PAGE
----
Monday, June 21, 2004

Caterpillar

On my kitchen windowsill I have a chamomile plant. A caterpillar arrived a few weeks ago, it's eating the chamomile. I wish the damned thing would hurry up, turn into a butterfly and leave the plant alone. *sigh* if only politics were so easy.

I think it is one of those analogous off topic weeks.

Oh, by the way, did you know Muqtada Al-Sadr has started a political party?

This is a fairly recent development, online references suggest the party planning and formation took place somewhere between now and the time of an article posted on June 13. (Note to self; June 13, day Election Iraq 2004! blog results released. Once again the blogosphere anticipates events. Yes we talk an awful lot of trash, but my! how prophetic!)

Muqtada is astutely assuming the new trend in political electioneering set by style moguls Sonia Gandhi and Pachachi, only Muqtada is up chic-ing even their performances. While Sonia and Pachachi actually waited till they were elected before turning down their respective posts, Muqtada is turning down the post before even running for election. Nicholas Blanford, The Daily Star;

Last Sunday, a Sadr aide revealed that plans were under way to establish a political party which would participate in elections in January. Sadr has signaled that he will not seek political office, but will be represented by candidates he nominates.


Well ok, it's a good link, but if you're too busy to click and read i've posted another Nicholas Blanford extract for your convenience;

Earlier in the week, Ghazi al-Yawar, Iraq's interim president, offered Sadr an olive branch, which, if accepted, could turn the 30-year-old junior cleric into a powerful political presence in post-occupation Iraq.

Welcoming Sadr's decision to start a political party, Yawar said "I think this is a very smart move of him."

"I kept saying consistently that if I were in his shoes I would try to go to the political arena instead of raising arms. He has supporters, he has constituents, he should go through the political process and I commend this smart move on his side," Yawar said.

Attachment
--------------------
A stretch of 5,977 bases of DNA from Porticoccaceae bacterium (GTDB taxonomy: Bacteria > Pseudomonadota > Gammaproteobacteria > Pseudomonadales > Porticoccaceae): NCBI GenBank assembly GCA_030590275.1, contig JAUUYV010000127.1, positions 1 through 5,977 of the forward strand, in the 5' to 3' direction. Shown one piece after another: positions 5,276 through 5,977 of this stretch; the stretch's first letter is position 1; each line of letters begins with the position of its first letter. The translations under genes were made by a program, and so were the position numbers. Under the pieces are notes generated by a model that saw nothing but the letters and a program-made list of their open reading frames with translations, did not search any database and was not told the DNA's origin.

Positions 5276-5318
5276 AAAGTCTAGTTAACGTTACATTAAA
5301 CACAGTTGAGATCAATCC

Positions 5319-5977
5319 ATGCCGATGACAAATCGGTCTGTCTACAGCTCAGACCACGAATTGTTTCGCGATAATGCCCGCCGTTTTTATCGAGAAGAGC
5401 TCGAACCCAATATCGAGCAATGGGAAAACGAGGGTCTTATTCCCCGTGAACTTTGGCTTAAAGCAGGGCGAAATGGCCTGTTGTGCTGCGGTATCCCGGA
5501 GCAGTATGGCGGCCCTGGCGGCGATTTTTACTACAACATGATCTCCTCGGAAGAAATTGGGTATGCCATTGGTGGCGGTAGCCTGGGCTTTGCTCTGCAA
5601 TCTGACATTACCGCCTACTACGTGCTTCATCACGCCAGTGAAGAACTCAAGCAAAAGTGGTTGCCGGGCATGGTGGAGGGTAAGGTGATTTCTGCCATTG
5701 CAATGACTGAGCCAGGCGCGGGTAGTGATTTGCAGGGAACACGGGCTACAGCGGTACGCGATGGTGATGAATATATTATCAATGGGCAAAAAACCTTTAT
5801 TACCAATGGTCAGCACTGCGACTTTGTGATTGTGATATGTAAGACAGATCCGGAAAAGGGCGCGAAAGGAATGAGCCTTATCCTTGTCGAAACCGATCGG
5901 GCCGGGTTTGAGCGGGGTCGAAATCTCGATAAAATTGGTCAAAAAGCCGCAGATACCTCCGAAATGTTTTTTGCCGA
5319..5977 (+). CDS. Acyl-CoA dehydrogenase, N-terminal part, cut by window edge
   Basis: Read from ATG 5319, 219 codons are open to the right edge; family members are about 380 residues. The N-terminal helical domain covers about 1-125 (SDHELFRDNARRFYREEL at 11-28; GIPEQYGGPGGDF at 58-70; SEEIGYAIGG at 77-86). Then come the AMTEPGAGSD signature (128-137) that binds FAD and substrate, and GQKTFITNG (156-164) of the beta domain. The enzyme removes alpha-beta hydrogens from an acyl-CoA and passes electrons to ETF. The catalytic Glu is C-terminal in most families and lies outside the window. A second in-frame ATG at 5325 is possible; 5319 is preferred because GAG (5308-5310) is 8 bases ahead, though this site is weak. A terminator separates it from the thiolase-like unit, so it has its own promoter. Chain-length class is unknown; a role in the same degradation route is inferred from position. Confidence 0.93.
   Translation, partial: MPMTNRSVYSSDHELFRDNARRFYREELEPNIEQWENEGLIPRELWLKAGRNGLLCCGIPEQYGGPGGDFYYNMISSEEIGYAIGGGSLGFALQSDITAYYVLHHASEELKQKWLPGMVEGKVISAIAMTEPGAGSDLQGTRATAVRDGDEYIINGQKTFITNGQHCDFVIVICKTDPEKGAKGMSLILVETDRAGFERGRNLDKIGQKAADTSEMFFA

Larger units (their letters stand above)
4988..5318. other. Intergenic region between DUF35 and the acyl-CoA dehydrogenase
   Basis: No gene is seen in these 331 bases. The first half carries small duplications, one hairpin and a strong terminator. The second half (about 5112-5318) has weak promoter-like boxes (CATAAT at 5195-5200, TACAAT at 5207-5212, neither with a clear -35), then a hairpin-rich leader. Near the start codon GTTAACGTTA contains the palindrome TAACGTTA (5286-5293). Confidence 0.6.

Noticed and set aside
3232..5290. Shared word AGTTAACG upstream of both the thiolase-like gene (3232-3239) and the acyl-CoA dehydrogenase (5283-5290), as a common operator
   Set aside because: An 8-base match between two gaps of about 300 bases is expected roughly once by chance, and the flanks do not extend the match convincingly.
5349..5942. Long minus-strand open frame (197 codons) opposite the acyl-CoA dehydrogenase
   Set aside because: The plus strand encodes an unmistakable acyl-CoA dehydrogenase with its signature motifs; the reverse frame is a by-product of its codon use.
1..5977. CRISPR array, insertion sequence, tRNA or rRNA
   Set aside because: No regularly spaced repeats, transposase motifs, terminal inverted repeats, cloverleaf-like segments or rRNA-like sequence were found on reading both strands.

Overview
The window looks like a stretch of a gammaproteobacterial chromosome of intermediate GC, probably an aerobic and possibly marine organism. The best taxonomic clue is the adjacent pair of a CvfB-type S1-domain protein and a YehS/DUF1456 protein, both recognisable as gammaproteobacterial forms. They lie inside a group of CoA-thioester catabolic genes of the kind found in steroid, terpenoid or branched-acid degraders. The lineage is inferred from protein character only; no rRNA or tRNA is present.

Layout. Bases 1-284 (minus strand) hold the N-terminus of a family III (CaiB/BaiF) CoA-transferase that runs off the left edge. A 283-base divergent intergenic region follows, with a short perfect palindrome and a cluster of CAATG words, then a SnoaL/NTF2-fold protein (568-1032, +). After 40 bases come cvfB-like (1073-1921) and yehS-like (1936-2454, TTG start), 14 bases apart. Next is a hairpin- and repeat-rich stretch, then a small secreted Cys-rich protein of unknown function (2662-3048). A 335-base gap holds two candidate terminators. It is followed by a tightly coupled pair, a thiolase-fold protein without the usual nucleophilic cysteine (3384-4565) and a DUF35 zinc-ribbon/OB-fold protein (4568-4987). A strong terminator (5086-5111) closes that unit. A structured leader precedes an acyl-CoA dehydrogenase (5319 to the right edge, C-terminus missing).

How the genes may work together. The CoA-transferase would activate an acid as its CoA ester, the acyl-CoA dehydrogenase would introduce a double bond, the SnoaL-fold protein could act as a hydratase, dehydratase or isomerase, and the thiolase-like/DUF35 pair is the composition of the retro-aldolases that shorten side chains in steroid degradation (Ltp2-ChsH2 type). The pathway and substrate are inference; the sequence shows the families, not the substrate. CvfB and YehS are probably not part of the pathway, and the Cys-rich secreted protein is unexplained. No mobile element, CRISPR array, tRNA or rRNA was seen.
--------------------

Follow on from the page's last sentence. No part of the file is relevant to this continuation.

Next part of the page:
Last Sunday, a Sadr aide revealed that plans were under way to establish a political party which would participate in elections in January. Sadr has signaled that he will not seek political office, but will be represented by candidates he nominates.

"Those surrounding him are pushing him to become a member of a future government. But Sadr thinks he's bigger than a government post," Qubaisi said.

A recent poll conducted by the Iraqi Center for Research and Strategic Studies gave Sadr an average 33.6 approval rating, placing him second only to Ayatollah Ali Sistani, the pre-eminent Shiite cleric in Iraq. The poll found that Sadr was "strongly supported" by 31.8 percent of those asked and "somewhat supported" by 35.4 percent.

By comparison, Ghazi Yawar, the new president, was ranked 10th out of 17 with an average approval rating of 16.5. Ayad Allawi, the new prime minister, was 15th with an approval rating of 11.5 percent.

The announcement came two days after Sadr reversed his initial rejection of the interim government, saying he would recognize it as long as it gave a clear timetable for the withdrawal of all foreign troops from Iraq.


2 Comments

#6/22/2004 10:45:00 am Assalam Aleikom Anonymous Anonymous

Ibn Battutah passed this way and sends greetings to emigrأ©. I wish you good luck all your days and may your chamomile survive the stay of its little visitor. Perhaps some day you will take pleasure from seeing a butterfly alight on a flower and you may smile inside for its beauty and for the connectedness of all things.

ma3assalaama

 
#6/22/2004 03:18:00 pm Assalam Aleikom Blogger emigre

ah yes, perhaps, some day.

:)

 

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